1. COMMIT - save work done
    2. SAVEPOINT - identify a point in a transaction to which you can later roll back
    3. ROLLBACK - restore database to original since the last COMMIT
    4. SET TRANSACTION - Change transaction options like isolation level and what rollback segment to use
     

Differences

  1. As the name and definition suggests DDL statements are for defining the schema or database where as DML statements are of manipulating the database data.
  2. We can use where clause with DML statements but not with DDL statements.
  3. DDL statements are auto commit meaning they cannot be rolled back where as DML statements can be rolled back.
  4. During the execution of DDL command. DDL command would not copy the actual content to rollback tablespace, hence it is fast compared to DML command.



Difference between delete and truncate command ? - Interview Q

This is a very famous database interview question. If you know these commands truncate and delete - both are used to clean the data in the table.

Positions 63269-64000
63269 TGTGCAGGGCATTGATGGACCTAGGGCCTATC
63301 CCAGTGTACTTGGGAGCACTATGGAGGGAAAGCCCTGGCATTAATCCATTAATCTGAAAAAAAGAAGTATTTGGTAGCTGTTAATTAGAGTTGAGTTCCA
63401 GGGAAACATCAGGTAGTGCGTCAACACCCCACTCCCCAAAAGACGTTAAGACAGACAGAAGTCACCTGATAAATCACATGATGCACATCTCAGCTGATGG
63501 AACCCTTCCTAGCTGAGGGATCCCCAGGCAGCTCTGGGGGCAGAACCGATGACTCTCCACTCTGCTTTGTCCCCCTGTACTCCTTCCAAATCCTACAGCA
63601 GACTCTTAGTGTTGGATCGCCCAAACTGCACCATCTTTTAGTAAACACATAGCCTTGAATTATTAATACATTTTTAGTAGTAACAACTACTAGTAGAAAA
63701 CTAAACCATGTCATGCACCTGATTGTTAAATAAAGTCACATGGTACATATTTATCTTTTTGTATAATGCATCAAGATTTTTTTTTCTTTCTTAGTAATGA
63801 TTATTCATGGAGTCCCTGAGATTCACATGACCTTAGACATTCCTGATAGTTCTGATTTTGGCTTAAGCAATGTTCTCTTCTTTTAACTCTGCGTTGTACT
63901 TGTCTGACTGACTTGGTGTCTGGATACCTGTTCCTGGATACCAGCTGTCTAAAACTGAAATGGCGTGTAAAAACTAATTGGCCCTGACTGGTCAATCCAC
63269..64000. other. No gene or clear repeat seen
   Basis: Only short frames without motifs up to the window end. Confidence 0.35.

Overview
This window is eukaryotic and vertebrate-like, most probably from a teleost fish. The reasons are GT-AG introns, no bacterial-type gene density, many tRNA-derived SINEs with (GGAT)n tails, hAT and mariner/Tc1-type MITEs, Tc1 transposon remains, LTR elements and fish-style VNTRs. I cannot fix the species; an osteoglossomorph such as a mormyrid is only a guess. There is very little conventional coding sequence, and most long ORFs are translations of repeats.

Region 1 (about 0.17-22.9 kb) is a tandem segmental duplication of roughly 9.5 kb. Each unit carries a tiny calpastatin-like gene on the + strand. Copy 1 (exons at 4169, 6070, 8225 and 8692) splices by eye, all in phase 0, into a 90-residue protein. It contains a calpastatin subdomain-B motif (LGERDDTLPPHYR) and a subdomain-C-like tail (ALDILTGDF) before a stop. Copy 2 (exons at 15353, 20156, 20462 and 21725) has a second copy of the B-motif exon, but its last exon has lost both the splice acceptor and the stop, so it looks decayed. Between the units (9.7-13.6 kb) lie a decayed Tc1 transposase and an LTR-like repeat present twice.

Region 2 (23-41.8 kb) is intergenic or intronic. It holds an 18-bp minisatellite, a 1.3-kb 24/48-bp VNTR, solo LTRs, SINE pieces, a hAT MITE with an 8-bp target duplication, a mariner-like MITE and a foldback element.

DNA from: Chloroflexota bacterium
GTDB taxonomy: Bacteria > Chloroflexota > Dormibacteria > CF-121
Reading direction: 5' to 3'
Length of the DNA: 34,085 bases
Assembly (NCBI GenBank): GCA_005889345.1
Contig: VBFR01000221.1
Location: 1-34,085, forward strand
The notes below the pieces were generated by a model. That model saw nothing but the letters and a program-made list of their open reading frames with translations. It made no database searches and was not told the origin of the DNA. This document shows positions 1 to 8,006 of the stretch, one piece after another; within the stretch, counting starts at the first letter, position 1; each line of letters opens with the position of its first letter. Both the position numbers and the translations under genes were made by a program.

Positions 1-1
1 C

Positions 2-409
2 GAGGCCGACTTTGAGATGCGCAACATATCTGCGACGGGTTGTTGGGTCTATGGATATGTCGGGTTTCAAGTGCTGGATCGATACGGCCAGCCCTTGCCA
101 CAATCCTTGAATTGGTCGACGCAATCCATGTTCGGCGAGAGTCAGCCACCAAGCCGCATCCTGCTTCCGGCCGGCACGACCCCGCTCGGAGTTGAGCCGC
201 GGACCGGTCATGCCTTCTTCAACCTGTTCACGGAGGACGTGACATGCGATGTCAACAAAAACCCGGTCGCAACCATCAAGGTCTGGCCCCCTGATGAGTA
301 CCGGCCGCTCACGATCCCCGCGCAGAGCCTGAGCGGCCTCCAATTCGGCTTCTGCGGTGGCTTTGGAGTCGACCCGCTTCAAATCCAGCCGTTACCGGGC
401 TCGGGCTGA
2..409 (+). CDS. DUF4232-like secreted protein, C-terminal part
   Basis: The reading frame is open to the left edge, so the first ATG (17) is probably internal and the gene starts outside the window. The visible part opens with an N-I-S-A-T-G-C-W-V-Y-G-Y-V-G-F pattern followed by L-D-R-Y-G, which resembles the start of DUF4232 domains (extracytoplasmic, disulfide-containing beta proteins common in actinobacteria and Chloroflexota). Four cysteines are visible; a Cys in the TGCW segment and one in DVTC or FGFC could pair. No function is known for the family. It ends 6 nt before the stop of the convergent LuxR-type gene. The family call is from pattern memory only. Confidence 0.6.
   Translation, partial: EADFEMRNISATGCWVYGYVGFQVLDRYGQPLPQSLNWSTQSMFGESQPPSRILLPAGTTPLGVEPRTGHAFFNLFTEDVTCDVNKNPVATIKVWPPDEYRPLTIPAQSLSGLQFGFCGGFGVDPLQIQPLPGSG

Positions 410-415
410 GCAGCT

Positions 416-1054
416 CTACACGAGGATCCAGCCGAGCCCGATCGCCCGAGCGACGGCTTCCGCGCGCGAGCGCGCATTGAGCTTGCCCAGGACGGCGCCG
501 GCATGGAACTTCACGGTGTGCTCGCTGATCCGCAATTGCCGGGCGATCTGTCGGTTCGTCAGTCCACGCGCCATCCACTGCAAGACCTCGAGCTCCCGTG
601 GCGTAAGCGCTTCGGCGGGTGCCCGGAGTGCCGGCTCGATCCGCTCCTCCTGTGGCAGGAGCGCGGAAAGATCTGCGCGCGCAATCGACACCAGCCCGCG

• Notice delete is a DML statement where as truncate is a DDL statement. 
  • Hence with truncate you cannot use where clause and rollback is not possible. Delete will remove all row entries which will satisfy the where clause. 
  • Also truncate is faster than delete as no entries are logged into rollback space. 
  • Lastly delete will trigger all the DML triggers associated with delete which will not be the case with truncate.
  • Delete will lock each row for deletion whereas truncate locks the entire table.
Note : drop statement will drop the entire table including all of it's row entries.

Difference between a stored procedure and user defined function in SQL

Background

Whenever we write and run a set of SQL statements together they can be categorized in one of the following - 
  1. Stored procedures
  2. User defined functions

Advantage?

A very common interview question. Why would we write a SQL stored procedure when we can do the same via JDBC calls. The most simple answer is to avoid network traffic. Instead of making multiple JDBC calls we just call the procedure and handle the business logic in it.